The Pawn

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The Pawn
Cover art of The Pawn 1987.jpg
C64 cover art
Developer(s)Magnetic Scrolls
Publisher(s)Rainbird Software
Designer(s)Rob Steggles
Platform(s)Amiga, Amstrad CPC, Amstrad PCW, Apple II, Archimedes, Atari ST, Atari 8-bit, Commodore 64, MS-DOS, Macintosh, Sinclair QL, ZX Spectrum[1]
Release1985: Sinclair QL
1986: Apple II, Amiga, Atari ST, C64
1987: Spectrum
Genre(s)Interactive fiction
Mode(s)Single-player

The Pawn is an interactive fiction game for the Sinclair QL written by Rob Steggles of Magnetic Scrolls and published by Rainbird in 1985. In 1986, graphics were added and the game was released for additional home computers.

Plot[edit]

Opening screen (C64)
First graphical screen (C64)

The character controlled by the player is knocked unconscious and awakens in the fairy land of Kerovnia, a silver bracelet around their wrist that cannot be removed.[2] A general election is about to be held to decide whether King Erik will be replaced by a dwarf whose campaign promise is to "rid dungeons of mazes of any sort." The character must interact with others and perform tasks for them, gathering objects that will be needed for later tasks in order to escape from Kerovnia and return to reality.[2]

Development[edit]

The Pawn was written by Rob Steggles at Magnetic Scrolls in 1985, and a text-only version was first published for the Sinclair QL in 1985.[3] After Magnetic Scrolls secured a publication deal with Rainbird, a graphical version of the game was then released for other platforms in 1986.[4]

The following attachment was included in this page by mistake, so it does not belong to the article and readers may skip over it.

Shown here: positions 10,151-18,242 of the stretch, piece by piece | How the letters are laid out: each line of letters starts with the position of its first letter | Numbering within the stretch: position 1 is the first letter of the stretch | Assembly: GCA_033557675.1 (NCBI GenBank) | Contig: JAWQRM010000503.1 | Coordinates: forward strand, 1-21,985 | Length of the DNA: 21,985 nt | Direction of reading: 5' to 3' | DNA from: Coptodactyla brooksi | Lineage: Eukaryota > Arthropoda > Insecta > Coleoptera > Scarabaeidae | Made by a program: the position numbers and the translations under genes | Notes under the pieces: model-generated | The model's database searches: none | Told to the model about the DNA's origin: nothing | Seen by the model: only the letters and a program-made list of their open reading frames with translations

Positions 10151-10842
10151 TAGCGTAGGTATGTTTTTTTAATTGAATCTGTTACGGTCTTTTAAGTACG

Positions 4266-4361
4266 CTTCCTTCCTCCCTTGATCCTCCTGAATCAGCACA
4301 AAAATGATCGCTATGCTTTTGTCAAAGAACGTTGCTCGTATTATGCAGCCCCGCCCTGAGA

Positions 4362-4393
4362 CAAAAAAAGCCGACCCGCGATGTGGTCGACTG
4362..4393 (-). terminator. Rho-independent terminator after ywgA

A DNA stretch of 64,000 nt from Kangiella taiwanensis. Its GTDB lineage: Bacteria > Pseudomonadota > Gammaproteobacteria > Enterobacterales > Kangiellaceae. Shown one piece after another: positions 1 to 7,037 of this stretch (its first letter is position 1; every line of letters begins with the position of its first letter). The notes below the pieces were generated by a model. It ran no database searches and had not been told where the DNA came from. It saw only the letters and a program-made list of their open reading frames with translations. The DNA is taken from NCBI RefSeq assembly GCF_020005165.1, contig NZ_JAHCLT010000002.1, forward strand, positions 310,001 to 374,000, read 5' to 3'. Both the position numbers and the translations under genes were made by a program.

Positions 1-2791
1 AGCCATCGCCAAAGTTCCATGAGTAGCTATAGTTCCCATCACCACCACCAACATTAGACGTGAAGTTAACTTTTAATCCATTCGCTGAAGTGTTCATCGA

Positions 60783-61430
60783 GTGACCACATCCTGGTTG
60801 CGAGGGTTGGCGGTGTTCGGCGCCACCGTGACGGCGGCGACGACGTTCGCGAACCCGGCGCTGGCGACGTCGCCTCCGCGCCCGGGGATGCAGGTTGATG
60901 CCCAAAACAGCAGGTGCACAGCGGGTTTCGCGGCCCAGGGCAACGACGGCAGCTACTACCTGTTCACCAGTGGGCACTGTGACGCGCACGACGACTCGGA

The game is written in 68000 assembler. Later versions use a cut-down 68000 virtual machine even on less powerful machines like the Z80-based Sinclair Spectrum. The Amiga version uses digitized instrument samples in its title music early in that computer's lifecycle. The peaceful title music was composed by John Molloy and it features guitar and flute sounds.[5]

Reception[edit]

By late 1987, The Pawn was Firebird's second best-selling Commodore game.[6] Reviewers complimented it for its excellent graphics (on some versions) and the opening music available in some game versions. The game itself–story and parser–got mostly positive reviews.

  • In the October 1986 edition of Compute!, Neil Randall described The Pawn as "parod[ying] the entire genre of interactive fiction, showing us that much of it — even the serious stuff — has its shortcomings", giving as example a character campaigning to eliminate mazes in text adventures. Randall commented that some of the Atari ST version's graphics were "superb" but wished that the pictures contributed to solving the game instead of being optional. He concluded that "Firebird has given us a good adventure, one that bodes well for the company and for all of us adventurers".[7]
  • In the December 1986 edition of Computer Gaming World, Roy Wagner stated that The Pawn "shows how well something can be done for the Amiga when one KNOWS the machine".[8] Roy Wagner reviewed the game for Computer Gaming World, and stated that "Both humor and challenge are present here, two of the key elements of any good adventure (along with an excellent parser and outstanding presentation)."[9]
  • In the January–February 1987 edition of Info, Benn Dunnington gave the Amiga version four-plus stars out of five, praising the "excellent graphics" and text parser. Dunnington concluded, "The Pawn's story is good, the characters are interesting, and the play is entertaining".[10]